THE SCHWIND QUARRY COMPANY BALTIMORE, MD. The Schwind Quarry Company was incorporated January 4, 1898, succeeding Mr. Schwind, who had carried on the same business for many years back. The original members of the firm were: .John G. Schwind, Paul Englehart. Conrad ]\Iache and C. F. Dulaney. The officers of the company at present are: J. G. Schwind, president; C. Otto, vice-president; Robt. E. L. McCoy, secretary and treasurer. The offices of the company are 625 and 626 Law Building. The Schwind Quarry Company are quarrymen and contractors, maintaining their own quarries with equipment and facilities absolutely the best in the city. The reputation of this house has been built up by low prices and prompt deliveries. J. G.

342


HENRY

F.

STRAUSS.

343


HENRY ADAMS Consulting, Mechanical and Electrical Engineer

CALVERT BUILDING, BALTIMORE, MD. Member American Society of Mechanical Engineers Member American Society of Heating and Ventilating Engineers 1S!)8, jnior to which was cliicf engiiUHM- of the suporvisinf>' architects' Treasury De])artinent, Washington, D. C, for twelve years. From 1902 to 1909 was senior nieniher of the firm of Adams & Schwab. Special Lines Designing and superintending complete power plants, mechanical equipments of building, including heating and ventilation, electric lighting, elevators, sprinkler systems, sanitation, etc.

Established

office,

—

Have every Partial

prompt execution of work in all of its various details. of representative work, public buildings, etc.

facility for list

New Court House, Baltimore. New Custom House, Baltimore. Fifth Regiment Armory, Baltimore. Fourth Regiment Armory, Baltimore. U. S. Court House and Postoffice, Brooklyn. U. S. Court House and Postoffice, Buffalo. IT. S. Court House and Postoffice, Pittsburg. U. S. Court House and Posk)ffice, Milwaid-cee.

Court House and Postoffice, Omaha. Court House and Postoffice, St. Paul. Postoffice, New York. Postoffice, Washington. U. S. Court House (addition) Washington. Appraisers' Warehouse, New York. Appraisers' Warehouse, Chicago. U. S. U. S. U. S. U. S.

,

U. S. Mint. Denver. Corcoran Art Gallery, Washington.

New Maryland U.

S.

Institute, Baltimore. Postoffice and Court House,

ington,

Mott Iron Works. Trenton. Murdaoh & Co., Chicago. Mandel Bros.. Chicago. Baltimore Bargain House, Baltimore.

Reid,

Hunt

W. Va.

U. S. Court House and Postoffice, Norfolk. Union County House, Elizabeth, N. J. Baltimore American Building. Baltimore. Baltimore & Ohio Office Building, Balti-

more. Calvert Building, Baltimore. Equitable Building. Baltimore. Keyser Office Building, Baltimore. Maryland Casualty Building, Baltimore. Maryland Telephone Building, Baltimore. Bell Telephone Buildings, Philadelphia. Commonwealth Trust Building, Philadelphia.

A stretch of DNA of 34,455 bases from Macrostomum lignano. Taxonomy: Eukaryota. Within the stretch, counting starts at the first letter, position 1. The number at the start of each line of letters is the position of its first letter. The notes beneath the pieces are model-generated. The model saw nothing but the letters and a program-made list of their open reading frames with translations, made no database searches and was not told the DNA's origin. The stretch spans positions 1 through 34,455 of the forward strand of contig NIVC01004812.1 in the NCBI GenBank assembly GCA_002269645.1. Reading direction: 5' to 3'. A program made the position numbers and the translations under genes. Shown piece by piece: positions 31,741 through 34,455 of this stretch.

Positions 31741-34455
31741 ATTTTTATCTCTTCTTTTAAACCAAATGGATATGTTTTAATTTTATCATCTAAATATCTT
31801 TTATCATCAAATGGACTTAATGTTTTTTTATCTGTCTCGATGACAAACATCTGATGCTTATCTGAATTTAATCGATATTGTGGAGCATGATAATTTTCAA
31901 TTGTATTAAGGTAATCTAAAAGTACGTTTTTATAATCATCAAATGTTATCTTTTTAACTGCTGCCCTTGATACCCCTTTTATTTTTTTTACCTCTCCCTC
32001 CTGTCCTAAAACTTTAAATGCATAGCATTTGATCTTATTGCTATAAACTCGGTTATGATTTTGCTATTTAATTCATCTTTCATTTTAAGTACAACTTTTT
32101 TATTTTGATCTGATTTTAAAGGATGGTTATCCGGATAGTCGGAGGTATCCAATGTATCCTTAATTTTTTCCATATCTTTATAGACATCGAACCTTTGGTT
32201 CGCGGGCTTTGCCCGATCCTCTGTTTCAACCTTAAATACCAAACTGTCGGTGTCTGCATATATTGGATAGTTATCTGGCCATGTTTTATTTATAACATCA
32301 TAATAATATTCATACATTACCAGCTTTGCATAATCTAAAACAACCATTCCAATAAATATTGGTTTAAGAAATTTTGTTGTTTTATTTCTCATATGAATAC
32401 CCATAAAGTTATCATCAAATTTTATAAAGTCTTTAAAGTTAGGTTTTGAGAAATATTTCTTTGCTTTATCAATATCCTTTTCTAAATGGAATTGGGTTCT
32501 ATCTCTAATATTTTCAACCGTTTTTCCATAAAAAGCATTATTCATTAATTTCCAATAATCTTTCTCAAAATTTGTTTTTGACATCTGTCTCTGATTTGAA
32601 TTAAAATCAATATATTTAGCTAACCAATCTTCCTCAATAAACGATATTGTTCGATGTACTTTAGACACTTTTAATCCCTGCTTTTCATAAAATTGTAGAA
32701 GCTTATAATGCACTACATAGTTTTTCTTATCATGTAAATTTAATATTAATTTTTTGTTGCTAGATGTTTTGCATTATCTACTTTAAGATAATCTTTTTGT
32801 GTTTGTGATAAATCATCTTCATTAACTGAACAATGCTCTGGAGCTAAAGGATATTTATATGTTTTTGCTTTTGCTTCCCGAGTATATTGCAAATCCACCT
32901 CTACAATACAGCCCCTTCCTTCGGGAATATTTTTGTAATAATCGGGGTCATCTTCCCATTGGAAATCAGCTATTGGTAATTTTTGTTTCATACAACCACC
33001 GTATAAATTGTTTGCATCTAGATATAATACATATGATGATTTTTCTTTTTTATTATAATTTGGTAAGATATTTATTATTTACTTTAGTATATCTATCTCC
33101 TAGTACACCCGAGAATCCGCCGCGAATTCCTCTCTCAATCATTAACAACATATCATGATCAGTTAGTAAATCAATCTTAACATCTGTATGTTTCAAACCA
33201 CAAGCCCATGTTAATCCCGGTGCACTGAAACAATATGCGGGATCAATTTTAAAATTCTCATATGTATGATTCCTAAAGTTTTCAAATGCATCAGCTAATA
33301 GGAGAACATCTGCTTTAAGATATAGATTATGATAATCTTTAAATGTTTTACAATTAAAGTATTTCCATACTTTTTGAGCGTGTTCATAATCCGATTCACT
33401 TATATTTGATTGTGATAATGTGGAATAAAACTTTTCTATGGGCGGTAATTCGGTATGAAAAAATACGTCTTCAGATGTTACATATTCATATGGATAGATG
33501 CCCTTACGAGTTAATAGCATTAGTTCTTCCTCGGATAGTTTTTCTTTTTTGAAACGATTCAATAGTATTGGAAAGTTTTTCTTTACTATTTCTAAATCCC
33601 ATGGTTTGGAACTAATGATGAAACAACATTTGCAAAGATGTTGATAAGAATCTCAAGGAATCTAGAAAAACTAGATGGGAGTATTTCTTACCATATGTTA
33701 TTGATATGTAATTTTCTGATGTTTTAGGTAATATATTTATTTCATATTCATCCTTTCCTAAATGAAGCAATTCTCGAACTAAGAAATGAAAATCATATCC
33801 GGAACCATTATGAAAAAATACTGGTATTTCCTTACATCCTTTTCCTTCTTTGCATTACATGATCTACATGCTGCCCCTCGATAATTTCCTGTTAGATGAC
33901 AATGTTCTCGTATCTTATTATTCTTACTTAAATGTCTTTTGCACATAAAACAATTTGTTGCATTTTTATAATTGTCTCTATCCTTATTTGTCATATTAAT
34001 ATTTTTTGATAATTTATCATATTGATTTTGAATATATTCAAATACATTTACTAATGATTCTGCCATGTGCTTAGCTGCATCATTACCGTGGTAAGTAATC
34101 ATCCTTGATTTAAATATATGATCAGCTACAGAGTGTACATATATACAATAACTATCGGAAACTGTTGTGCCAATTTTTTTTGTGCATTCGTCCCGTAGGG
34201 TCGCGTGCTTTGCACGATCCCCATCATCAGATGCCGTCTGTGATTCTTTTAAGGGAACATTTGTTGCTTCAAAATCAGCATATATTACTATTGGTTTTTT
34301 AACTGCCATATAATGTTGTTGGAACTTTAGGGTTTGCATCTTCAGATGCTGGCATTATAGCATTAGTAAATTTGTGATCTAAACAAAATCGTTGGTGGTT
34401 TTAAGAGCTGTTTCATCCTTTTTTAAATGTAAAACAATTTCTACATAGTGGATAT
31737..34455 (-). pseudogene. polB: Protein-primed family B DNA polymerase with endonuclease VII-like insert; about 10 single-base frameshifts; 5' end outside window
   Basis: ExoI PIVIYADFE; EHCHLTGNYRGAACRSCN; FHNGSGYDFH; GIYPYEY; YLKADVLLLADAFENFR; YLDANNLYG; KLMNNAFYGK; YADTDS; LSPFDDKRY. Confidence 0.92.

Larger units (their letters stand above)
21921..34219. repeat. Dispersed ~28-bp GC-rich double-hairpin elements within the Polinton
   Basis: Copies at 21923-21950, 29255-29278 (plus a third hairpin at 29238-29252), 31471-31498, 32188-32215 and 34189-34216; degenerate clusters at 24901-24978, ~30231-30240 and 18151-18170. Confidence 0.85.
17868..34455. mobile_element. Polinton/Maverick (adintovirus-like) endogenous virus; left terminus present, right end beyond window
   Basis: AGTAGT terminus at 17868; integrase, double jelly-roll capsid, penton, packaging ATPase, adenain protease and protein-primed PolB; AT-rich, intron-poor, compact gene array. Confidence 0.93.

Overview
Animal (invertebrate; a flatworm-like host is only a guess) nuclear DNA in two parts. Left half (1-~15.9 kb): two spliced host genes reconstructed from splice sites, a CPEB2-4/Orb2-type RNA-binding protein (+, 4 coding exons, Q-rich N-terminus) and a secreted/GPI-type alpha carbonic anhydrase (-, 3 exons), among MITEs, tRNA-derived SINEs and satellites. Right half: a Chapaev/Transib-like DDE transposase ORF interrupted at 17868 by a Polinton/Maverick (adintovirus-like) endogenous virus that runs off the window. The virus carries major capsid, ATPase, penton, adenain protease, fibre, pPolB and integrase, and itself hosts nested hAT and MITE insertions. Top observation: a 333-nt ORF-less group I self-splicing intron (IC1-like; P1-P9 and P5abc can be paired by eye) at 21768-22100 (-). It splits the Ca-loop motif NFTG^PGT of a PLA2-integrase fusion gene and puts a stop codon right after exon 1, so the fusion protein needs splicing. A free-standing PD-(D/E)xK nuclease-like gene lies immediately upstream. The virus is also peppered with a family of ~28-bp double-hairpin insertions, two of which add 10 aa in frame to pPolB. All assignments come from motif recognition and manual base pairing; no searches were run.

Benesch & Sons, Baltimore. Bernheimer Bros., Baltimore. Eisenberg Store, Baltimore. Hochschild, Kohn & Co., Baltimore. The Hub, Baltimore. The Leader, Baltimore. Likes, Berwanger & Co., Baltimore. New York Clothing House, Baltimore. Hecht & Co., Washington. Kann & Sons Co., Washington. Woodward & Lothrop, Washington. Saks & Co., New York. Sears, Roebuck & Co., Chicago. Watt. Rettew & Clay, Roanoke, Va. Belvedere Hotel, Baltimore. Marlborough Apartment House, Baltimore. Washington Apartment House, Baltimore. City Hospital, Baltimore. Johns Hopkins Hospital, Baltimore. Jefferson Hospital, Philadelphia. Medico-Chi Hospital, Philadelphia. First Baptist Church, Baltimore. St. Mark's Lutheran Church, Baltimore. St. Joseph's Church, Philadelphia. Eastern Female High School, Baltimore. Western High School, Baltimore. Samuel Ready School, Baltimore. New Public Schools, Baltimore. St. Joseph House of Industry, Baltimore. St. Rose' Industrial School. Baltimore.

North American Building, Philadelphia.

Columbian

Merchants' & Mariners' Building, Phila-

^Masonic Temple, Baltimore. New Y. M. C. A. building, Baltimore.

delphia.

Stephen C4irard Building, Philadelphia. Commercial Realty Building, Norfolk, Va. Bergner & Co., Baltimore.

Brigham Hopkins

Co., Baltimore.

l^niversity,

Washington.

Randolph Macon Academy,

\'irginia.

Norfolk Protestant Hospital, Norfolk. College of Physicians and Surgeons, Baltimore.

Harriet Lane Home, Baltimore. St. Aloysius School, Wasli ington. Church Home and Infirmary, Baltimore. Amsterdam Theater. New York. Lyceum Theater, New York. Theatorium, Baltimore. P>ro\vn & Sons' BaidK, Baltimore.

Broadbent Mantel Co., Baltimore. Erlanger INlfg. Co., Baltimore. Lerch Bros., Baltimore. Rosenfeld & Co., Baltimore. Strouse & Bros., Baltimore. Wilson Distillery. Baltimore. Crown Cork & Seal Co., Baltimore.

344


DANIEL

A.

WEINBEBa

345


CHARLES

L.

REEDER

Consulting Electrical and Mechanical Engineer Electrical Engineers, Johns Hopkins University. Member, American Society Mechanical Engineers. Associate Member, American Institute Electrical Engineers.

919-921

EQUITABLE BUILDING, BALTIMORE, MD.